at their posts during the time of greatest danger. Since a sufficient force has been each night stationed in the public buildings, it is believed the officers generally hold themselves ready, in case of an alarm, to repair at once to their posts to give such advice and aid as they can. Since the assignment was made other officers have arrived, and some have left the city, which should perhaps cause a new arrangement to be made:
The staff of the General-in-Chief, General Totten and Captain Fry, to repair to headquarters on an alarm. General L. Thomas to command in Georgetown. Major McDowell, assisted by Captain J. N. Macomb and Lieutenant Woodruff, Topographical Engineers, assigned to Capitol Hill. Captain Meigs is now here, and should be the engineer of the Capitol building. Captain Garesche to repair to the General Post-Office. Captain W. F. Raynolds, Topographical Engineers, to the Patent Office. Captain Shiras to Corcoran's building, corner of Fifteenth and F streets, where there are public officers. Colonel Larned to repair to Winder's building. Major Hunter, paymaster, to the President's mansion. Colonel Stone to command of Executive square, assisted by Captain Wright, as engineer. Captain W. R. Palmer, Topographical Engineers, to the Coast Survey. Captain A. A. Humphreys to the Smithsonian Institution. Major H. Bache, Department of State. [Great seal.] Captain Franklin, Topographical Engineers, Treasury building, and in charge of a deport of ammunition placed there for use in case of attack.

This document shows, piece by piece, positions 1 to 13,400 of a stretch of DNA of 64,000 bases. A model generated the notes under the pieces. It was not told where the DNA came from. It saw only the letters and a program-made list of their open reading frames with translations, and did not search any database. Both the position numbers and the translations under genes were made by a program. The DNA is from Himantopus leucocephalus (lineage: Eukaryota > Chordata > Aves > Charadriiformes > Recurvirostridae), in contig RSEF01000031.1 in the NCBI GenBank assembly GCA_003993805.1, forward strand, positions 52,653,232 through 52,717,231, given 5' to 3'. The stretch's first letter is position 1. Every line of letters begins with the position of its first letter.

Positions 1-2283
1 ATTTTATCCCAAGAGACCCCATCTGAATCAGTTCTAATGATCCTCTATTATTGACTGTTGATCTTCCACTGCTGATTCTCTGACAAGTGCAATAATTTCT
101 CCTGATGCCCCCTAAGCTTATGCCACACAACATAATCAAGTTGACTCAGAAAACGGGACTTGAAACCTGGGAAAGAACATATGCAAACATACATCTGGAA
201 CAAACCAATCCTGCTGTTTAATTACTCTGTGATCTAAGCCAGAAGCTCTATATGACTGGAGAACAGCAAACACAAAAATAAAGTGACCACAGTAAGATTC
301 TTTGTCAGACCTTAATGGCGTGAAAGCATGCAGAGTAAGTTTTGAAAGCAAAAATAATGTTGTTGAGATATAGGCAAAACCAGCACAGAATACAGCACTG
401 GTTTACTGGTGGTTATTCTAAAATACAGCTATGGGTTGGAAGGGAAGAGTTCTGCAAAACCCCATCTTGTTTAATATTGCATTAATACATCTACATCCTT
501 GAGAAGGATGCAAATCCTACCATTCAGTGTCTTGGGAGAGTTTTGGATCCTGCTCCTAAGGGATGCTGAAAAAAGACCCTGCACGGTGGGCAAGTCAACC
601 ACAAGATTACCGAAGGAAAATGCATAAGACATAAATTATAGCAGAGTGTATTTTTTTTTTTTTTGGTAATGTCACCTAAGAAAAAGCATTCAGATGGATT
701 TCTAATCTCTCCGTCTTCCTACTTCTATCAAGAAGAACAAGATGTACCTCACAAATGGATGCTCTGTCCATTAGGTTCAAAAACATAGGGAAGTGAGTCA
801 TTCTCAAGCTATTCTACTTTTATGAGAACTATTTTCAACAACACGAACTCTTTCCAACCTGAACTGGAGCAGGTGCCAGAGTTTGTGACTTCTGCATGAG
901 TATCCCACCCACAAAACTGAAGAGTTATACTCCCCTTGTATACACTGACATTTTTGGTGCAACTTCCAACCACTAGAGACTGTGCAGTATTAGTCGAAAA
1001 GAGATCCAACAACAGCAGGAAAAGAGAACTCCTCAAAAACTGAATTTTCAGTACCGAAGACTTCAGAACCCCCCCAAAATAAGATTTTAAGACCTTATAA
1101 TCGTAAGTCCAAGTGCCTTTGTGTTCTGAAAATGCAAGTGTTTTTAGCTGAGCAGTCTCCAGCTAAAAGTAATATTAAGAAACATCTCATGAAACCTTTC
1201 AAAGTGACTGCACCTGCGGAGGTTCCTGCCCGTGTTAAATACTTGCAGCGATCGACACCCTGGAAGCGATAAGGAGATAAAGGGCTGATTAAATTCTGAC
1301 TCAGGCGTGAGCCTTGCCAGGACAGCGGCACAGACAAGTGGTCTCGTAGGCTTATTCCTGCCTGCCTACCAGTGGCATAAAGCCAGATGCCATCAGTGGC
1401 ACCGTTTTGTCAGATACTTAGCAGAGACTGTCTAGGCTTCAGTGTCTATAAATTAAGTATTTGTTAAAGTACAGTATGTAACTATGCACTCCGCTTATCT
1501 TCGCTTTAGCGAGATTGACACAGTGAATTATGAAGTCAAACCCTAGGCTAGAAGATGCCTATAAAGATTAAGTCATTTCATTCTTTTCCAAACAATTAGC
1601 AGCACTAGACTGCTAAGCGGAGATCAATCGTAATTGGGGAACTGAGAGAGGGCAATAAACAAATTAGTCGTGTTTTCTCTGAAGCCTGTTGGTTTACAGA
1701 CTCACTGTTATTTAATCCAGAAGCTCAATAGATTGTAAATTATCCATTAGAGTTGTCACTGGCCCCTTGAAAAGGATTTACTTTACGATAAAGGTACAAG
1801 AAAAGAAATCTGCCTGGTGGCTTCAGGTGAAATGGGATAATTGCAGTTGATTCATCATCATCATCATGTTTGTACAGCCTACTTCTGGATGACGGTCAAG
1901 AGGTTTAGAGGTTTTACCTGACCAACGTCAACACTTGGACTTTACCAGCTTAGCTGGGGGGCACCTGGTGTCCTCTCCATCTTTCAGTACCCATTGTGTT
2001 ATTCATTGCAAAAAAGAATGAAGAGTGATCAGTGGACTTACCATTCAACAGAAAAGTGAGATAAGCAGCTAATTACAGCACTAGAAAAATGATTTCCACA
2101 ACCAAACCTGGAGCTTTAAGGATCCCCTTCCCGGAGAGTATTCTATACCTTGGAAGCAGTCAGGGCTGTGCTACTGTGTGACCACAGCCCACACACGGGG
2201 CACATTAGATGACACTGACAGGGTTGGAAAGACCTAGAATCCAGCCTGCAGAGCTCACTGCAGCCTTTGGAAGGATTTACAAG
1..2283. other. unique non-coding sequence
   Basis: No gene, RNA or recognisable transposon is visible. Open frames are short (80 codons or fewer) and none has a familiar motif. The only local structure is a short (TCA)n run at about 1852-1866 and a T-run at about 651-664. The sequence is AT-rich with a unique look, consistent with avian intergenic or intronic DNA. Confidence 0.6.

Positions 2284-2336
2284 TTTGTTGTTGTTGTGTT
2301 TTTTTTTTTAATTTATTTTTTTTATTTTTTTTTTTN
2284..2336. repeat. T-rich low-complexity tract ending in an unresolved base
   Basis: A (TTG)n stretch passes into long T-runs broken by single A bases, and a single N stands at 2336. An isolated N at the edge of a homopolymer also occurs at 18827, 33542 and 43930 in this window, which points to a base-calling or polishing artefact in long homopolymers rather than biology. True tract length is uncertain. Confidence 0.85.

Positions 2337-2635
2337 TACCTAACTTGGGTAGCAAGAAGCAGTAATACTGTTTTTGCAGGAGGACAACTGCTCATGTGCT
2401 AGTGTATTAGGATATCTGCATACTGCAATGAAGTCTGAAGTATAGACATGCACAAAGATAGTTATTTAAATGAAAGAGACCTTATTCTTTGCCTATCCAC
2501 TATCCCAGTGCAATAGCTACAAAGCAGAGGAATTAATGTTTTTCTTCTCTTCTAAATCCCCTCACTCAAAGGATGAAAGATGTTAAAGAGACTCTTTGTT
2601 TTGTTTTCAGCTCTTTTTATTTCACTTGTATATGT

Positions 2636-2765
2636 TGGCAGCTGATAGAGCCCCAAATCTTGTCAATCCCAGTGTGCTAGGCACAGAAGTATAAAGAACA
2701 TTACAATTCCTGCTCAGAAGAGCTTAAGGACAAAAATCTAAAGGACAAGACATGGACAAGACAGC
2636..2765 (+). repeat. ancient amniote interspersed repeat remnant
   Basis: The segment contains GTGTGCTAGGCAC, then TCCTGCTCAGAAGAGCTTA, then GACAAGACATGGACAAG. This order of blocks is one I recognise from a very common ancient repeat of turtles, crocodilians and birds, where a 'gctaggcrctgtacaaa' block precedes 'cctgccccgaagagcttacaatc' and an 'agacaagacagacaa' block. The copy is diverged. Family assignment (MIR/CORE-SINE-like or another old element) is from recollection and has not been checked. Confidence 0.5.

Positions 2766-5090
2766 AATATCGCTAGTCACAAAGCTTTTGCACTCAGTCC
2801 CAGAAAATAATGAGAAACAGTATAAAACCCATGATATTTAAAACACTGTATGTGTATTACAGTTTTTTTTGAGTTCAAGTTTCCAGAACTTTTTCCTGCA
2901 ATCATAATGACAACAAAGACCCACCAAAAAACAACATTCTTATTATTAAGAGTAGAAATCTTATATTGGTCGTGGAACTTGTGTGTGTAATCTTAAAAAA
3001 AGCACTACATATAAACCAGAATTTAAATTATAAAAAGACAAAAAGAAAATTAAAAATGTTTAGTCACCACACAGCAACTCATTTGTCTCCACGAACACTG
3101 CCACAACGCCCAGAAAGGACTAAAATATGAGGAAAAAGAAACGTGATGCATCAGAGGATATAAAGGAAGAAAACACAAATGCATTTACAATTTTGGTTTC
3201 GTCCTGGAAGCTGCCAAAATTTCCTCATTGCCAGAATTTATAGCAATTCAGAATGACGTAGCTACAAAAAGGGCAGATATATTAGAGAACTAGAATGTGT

WASHINGTON, April 26, 1861.
Lieutenant Colonel A. PORTER, U. S. A., Washington, D. C.:
SIR: The General-in-Chief directs that you proceed to the State of Pennsylvania, to take charge of the arrangements for conducting to this city the quota of troops called for from that State and other troops en route hither. You will give particular attention to keeping open the railroad from Harrisburg to Baltimore, for the purpose of securing a free communication with the capital of the United States.
In pursuit of this object you will receive from his excellency the governor such aid as he may be pleased to give; and, having accomplished it, you will return to this city and report.
I am, sir, very respectfully, your obedient servant,
E. D. TOWNSEND,
WASHINGTON, April 27, 1861.
To whom it may concern:
Thomas A. Scott has been appointed to take charge of the railways and telegraphs between Washington City and Annapolis. Parties in charge thereof will place Mr. Scott in possession, and in future conform to his instructions in all matters pertaining to their management.
Secretary of War.
WASHINGTON, April 27, 1861.
J. EDGAR THOMSON, Philadelphia, Pa.:
DEAR SIR: Yours of the 24th [23rd] inst. is here. I am really gratified to hear from you that our military friends in Philadelphia have opened